Car safety technology - how it could save your life
Active safety systems are now commonplace on new cars. We explain why they’re so important, what the next developments will be and how they're pushing up car repair prices...
What future safety technology is on the way?
The majority of the latest cars do a great job of protecting their occupants in a crash in terms of their structure and ability to absorb impacts – known as passive safety – as well as the fitment of seatbelts and airbags, so there’s less room for improvement when it comes to crash test standards. This has led safety experts to concentrate on advanced driver assistance systems that can prevent crashes from happening in the first place.
“It’s no longer about protecting occupants in an accident, but assessing how capable a car is of braking and steering automatically to avoid other vehicles, motorcyclists, cyclists and pedestrians,” says Thatcham chief executive Peter Shaw. He adds that Euro NCAP’s Roadmap 2025 plan “lays the foundation for safety assessment of future autonomous vehicles”.
This means that we can expect to see a range of improvements and enhancements to automatic steering and braking systems – technologies known as advanced driver assist systems.
Other manufacturers are likely to follow Volvo’s lead and introduce systems that aim to prevent cars from being involved in head-on collisions or running off the edge of the road by fitting an automatic steering function.
The next step on from this will be automatic emergency steering, which doesn’t gently steer a car back on course but takes over from the driver and reacts strongly to avoid an impending impact. Just as AEB stops the car if a crash is imminent, automatic emergency steering will steer the car out of trouble and then slow it down.
To encourage all car makers to follow the lead of those at the forefront of safety technology development, from 2020, Euro NCAP’s overall ratings will include a score for each new model’s lane-keeping assist system. From 2022, Euro NCAP will begin testing cars’ automatic emergency steering functions, with a view to this becoming mandatory for a five-star rating soon afterwards.
Another focus will be on the ability of a car to detect and avoid collisions with a range of other road users. Presently, only the most sophisticated systems can identify pedestrians and cyclists, but a wider uptake of that technology will be encouraged in a bid to reduce the 23% of deaths and serious injuries involving these vulnerable road users.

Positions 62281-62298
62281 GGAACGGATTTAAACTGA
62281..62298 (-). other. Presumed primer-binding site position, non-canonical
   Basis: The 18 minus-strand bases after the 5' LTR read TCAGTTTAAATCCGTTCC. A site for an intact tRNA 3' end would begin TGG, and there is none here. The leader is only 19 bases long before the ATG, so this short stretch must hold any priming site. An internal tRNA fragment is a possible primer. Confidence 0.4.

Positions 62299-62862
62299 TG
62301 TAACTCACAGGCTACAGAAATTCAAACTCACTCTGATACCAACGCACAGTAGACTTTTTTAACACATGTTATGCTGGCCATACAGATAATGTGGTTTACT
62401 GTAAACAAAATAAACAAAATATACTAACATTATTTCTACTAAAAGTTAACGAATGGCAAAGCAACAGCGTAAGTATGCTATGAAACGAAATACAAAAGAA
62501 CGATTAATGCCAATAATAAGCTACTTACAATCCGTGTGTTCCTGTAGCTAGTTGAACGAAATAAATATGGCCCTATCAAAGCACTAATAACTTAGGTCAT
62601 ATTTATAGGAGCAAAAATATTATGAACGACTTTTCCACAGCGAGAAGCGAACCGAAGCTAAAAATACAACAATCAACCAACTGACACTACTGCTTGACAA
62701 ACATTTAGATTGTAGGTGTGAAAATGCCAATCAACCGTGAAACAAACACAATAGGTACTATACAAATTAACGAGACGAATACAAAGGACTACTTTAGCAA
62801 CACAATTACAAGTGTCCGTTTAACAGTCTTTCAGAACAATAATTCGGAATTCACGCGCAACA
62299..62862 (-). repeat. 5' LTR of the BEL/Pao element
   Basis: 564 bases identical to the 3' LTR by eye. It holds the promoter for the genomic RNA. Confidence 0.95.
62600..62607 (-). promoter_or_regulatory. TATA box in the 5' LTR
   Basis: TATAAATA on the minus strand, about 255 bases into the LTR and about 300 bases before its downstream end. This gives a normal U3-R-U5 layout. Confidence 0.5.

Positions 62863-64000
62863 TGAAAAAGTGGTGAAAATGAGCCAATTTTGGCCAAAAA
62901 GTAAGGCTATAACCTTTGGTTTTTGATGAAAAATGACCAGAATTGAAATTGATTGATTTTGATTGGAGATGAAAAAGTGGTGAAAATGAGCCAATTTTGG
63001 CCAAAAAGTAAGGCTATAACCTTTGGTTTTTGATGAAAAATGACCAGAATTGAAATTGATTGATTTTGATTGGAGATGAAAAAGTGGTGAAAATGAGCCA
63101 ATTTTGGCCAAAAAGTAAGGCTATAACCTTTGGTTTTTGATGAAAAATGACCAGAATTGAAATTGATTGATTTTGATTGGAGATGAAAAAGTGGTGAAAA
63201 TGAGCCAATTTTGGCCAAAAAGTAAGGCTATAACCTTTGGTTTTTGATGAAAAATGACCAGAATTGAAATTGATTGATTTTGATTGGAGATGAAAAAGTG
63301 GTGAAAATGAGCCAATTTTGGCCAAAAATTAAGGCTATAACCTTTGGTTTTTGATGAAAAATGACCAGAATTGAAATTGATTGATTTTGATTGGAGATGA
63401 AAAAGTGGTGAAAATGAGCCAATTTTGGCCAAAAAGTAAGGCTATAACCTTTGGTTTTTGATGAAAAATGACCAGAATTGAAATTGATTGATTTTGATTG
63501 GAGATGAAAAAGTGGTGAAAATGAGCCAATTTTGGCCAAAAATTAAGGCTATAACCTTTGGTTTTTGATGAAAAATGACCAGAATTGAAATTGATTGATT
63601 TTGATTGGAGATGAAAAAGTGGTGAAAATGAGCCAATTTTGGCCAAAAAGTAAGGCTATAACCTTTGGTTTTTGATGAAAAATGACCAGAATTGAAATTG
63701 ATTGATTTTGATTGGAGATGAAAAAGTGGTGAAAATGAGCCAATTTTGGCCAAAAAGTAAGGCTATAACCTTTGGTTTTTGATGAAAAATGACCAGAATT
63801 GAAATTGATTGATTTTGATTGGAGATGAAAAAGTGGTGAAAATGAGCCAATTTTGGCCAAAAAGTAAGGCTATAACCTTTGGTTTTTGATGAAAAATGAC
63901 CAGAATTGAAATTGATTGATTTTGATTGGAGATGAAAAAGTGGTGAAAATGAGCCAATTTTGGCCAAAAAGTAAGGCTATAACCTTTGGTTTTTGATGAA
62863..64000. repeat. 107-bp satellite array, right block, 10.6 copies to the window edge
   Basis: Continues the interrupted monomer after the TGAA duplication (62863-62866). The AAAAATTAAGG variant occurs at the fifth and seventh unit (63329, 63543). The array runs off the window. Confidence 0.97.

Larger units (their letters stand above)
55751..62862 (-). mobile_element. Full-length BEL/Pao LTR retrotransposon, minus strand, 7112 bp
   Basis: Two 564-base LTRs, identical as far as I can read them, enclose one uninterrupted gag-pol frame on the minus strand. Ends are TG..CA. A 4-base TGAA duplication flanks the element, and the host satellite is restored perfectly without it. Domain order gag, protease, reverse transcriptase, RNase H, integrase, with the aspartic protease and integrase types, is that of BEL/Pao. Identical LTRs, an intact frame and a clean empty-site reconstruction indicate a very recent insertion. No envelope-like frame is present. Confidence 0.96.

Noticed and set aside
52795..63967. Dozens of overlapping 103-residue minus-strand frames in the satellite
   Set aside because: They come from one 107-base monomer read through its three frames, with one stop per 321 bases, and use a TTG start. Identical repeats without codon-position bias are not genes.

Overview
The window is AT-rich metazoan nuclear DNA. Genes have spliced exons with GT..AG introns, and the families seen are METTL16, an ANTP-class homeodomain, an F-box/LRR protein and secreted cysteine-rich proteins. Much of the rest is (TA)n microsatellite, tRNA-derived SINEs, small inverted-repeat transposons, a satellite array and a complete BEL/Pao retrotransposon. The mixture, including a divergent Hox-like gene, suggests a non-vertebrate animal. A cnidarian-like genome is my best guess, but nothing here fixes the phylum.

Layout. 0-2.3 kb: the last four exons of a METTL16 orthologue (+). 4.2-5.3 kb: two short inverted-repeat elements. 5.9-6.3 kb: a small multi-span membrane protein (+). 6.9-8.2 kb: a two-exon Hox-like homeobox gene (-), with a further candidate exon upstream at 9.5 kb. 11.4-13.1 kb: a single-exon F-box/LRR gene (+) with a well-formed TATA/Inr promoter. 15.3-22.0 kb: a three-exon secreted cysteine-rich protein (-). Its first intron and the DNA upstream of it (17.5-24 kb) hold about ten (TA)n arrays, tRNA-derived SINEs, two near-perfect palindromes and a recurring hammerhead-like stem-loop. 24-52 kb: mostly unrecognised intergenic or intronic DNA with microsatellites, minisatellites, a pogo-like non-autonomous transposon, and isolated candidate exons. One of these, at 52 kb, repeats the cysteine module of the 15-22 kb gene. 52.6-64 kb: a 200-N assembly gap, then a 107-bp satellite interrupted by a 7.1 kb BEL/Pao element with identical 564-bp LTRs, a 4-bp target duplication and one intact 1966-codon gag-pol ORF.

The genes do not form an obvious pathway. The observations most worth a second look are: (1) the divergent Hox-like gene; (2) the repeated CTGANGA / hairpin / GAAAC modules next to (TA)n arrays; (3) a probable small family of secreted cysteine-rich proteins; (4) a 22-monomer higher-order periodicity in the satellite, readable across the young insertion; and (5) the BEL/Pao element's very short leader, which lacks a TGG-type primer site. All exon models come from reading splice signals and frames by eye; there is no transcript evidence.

AEB will also be used to prevent accidents in other situations, such as when cars are pulling out of road junctions or reversing out of parking spaces.
In order to test these ever-evolving systems, Euro NCAP is continually adding new equipment to its crash testing armoury. Thatcham recently developed the Guided Soft Target, a fake car that’s solid enough to fool a driver assistance system into believing it’s another vehicle but won’t harm it if the system fails to react quickly enough to avoid an impact.
There are also dummy pedestrians that can be timed to walk or run out in front of a moving car to test its pedestrian-detecting AEB. And alongside the current bicycle-riding dummy, there are plans to introduce a motorbike-riding one to test systems that aim to prevent collisions with motorcyclists.
What about monitoring drivers?
Manufacturers are also introducing and improving their driver monitoring systems. These also aim to address the high percentage of accidents that are caused by driver error by spotting when a driver is inattentive, distracted or too tired to drive. And in our ageing society, there’s growing concern over people suffering medical emergencies while driving.
So, although this means that some time soon your car will notice if you’re not paying enough attention while driving and reprimand you, this technology will be a significant building block towards creating the safe self-driving cars of the future.